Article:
Alcohol Awareness Week

Business Insights

Many consider that Alcohol Awareness Week should be every week as the press feature articles highlighting the issues caused from alcohol consumption within the UK almost daily.

Despite multiple health campaigns and regular media exposure highlighting the risks of excessive drinking, too many people still regularly consume over the recommended daily and weekly intake. The NHS use the term ‘low risk’ rather than ‘safe’ because there is no safe level for alcohol consumption.


Many are still unaware of the daily or weekly recommended low risk intake; what a unit of alcohol is, and how long it takes for the body to process each unit.

Guidelines from the UK Chief Medical Officer given in January 2016, recommended that men and women should not drink more than 14 units per week, compared to the previous guidelines that recommended a weekly intake of 21 units for men and 14 units for women. The January 2016 guidelines also recommended 2 alcohol free days per week.

This weekly amount of 14 units is equivalent to 1½ bottles of decent wine or 6 pints of normal strength beer, lager or cider, with each of these units being processed as an average each hour, by someone with a healthy liver.

Many may think they can safely exceed the new guidelines by a few units occasionally, seeing their average consumption as not a problem, which may be the case, however, when their consumption regularly exceeds the recommended daily intake it may start to affect them socially, at work and increase the likelihood of family problems.

Culture Change

Alcohol consumption used to be considered the norm in the UK and could be labelled as “team building”, such as going to the pub with colleagues on Friday lunchtime, whereas now, we see a culture developing where employees will not tolerate a colleague consuming alcohol at work or coming to work impaired knowing they are a safety risk to themselves and others.

We have also seen a change in the way people drink, with more people now drinking at home due to alcohol being cheaper from a supermarket than a pub which is more likely to affect their performance in the workplace the following day

Policies within Organisations

Companies and organisations in the UK are introducing a formal Alcohol and Drug Policy supported by regular training and awareness campaigns and a testing programme which not only provides a deterrent but can also encourage an employee to come forward to seek help if needed.


An effective Alcohol and Drug Policy will make it clear what the definition of dependency is. Many polices that we review here at Hampton Knight mix the issues of misuse and dependency and try to manage them in the same way, when they are, and should be treated as separate issues. The policy should also be clear on when help would be offered, what help and support would be provided, and what the expectations are from an employee who is offered help and support.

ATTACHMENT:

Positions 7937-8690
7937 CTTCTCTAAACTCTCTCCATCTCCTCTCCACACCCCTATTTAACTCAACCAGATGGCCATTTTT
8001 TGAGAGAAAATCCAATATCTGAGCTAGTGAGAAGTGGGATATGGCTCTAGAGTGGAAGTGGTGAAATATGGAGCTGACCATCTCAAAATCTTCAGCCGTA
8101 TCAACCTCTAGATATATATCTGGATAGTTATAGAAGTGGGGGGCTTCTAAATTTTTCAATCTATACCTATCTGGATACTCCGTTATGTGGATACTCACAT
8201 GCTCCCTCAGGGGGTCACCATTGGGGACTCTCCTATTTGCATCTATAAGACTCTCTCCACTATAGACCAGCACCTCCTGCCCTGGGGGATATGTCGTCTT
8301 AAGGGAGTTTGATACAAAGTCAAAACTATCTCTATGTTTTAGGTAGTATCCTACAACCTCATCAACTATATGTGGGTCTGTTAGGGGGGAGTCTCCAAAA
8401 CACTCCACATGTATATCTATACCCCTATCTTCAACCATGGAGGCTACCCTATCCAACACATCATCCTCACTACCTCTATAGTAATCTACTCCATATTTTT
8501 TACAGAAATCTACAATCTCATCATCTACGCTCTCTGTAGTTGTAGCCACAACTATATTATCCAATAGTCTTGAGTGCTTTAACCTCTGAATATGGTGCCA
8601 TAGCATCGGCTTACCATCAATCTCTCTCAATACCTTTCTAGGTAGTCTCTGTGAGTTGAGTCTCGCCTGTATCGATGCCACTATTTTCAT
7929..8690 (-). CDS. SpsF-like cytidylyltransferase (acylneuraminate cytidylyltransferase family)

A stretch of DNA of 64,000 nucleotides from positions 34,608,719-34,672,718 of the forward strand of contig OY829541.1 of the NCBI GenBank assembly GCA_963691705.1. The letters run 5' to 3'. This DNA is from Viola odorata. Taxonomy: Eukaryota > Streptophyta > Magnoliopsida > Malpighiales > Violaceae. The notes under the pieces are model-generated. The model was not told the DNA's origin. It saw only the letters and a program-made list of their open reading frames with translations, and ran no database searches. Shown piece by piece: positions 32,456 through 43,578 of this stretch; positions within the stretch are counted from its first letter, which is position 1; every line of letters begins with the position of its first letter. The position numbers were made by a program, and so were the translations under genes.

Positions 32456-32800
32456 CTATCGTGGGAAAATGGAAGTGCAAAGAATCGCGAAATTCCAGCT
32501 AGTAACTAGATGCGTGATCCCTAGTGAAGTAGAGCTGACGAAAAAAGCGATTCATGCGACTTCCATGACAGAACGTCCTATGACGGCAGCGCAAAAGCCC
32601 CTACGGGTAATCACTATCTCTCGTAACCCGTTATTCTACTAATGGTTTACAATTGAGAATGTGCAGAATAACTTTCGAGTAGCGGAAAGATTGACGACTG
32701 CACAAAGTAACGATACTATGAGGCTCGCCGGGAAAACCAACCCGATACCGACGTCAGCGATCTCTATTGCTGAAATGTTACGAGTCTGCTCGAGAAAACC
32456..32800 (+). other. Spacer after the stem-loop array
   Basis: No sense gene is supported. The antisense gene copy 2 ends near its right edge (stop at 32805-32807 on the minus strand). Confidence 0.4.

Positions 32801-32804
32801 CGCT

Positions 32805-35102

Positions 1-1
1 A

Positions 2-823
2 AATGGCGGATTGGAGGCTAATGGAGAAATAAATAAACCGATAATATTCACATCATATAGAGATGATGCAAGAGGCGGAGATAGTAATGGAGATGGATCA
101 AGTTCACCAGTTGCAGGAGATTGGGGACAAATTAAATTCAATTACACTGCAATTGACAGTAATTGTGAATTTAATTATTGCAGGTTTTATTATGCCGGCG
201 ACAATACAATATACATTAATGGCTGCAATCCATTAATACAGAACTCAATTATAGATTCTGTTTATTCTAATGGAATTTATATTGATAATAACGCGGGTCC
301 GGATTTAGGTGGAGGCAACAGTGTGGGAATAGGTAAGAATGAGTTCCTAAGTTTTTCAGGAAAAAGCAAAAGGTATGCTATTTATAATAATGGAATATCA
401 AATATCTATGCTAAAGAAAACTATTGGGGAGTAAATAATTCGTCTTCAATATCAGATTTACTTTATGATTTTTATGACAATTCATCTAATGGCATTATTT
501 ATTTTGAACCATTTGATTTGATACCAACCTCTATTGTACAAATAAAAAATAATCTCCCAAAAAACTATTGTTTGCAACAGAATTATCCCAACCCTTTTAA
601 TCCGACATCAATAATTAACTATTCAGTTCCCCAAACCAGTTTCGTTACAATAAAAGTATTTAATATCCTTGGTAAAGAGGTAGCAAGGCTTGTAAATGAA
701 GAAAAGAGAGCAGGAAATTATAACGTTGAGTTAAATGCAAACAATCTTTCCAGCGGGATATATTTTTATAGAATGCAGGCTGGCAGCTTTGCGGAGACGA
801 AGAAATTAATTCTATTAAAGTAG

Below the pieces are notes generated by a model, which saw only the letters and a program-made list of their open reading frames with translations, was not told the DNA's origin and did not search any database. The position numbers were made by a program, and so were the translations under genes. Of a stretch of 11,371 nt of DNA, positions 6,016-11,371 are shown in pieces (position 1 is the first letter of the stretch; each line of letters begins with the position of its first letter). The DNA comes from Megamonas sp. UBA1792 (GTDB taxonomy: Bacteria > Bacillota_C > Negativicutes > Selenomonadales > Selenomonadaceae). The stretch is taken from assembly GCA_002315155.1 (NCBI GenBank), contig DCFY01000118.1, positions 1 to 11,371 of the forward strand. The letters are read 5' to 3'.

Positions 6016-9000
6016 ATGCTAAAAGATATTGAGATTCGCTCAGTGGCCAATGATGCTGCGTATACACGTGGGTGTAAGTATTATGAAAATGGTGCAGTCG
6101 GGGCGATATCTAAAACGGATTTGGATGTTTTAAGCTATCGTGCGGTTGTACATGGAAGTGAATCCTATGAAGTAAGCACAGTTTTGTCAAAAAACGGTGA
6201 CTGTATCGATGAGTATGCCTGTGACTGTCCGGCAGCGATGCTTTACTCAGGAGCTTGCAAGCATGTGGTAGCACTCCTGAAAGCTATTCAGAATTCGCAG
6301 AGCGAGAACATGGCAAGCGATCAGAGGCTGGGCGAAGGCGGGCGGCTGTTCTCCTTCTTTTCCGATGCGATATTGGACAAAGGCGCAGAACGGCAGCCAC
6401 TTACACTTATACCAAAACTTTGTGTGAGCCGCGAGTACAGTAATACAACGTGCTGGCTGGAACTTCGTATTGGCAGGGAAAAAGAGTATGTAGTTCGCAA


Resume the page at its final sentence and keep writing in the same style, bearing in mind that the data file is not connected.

Who manages the help and support programme?

There is a lot of conflicting advice regarding managing an employee with a dependency. Employers should be aware that although an alcohol or drug dependency is not covered under the Equality Act 2010, the cause or effect could be.

Some employers may believe it’s the employee’s responsibility to source and manage help and support programmes rather than the employer’s. By adopting this approach, the employee is in control of the help and support programme and their employer would not know if the employee is receiving counselling let alone complying with it. Also, the employer would not know if the employee is fit to remain at or return to work. If an employee with a known dependency is allowed to remain at work, the employer could be held responsible if an accident occurred.

It is recommended that HR manage the employee rather than the employee’s line manager as the manager is not usually skilled to handle the situation. HR should work with a specialist counsellor that can be sourced directly, via occupational health or via Hampton Knight.

It is also not advisable to signpost an employee who comes forward declaring an alcohol or drug dependency, to an Employee Assistance Programme, as although these programmes have many benefits, they are anonymous, therefore the employee may assume they do not need to inform the company of their dependency.

The policy should be clear that an employee who seeks help before contravening the policy or before being asked to consent to a test must do so via their manager, another manager or direct to HR for them to be offered help and support by the company.

Hampton Knight’s experience has shown that when HR manages the programme it results in a more structured approach which will either result in recovery and return to work for the employee or will highlight that the employee is not complying and therefore unlikely to recover and can be managed as a capability or conduct issue. Therefore, the cost of the programme is much less than leaving it to the employee to manage themselves.

For more information on what an effective Alcohol and Drug Policy and its supporting procedures should contain, please contact

For additional advice on alcohol consumption from the NHS, please visit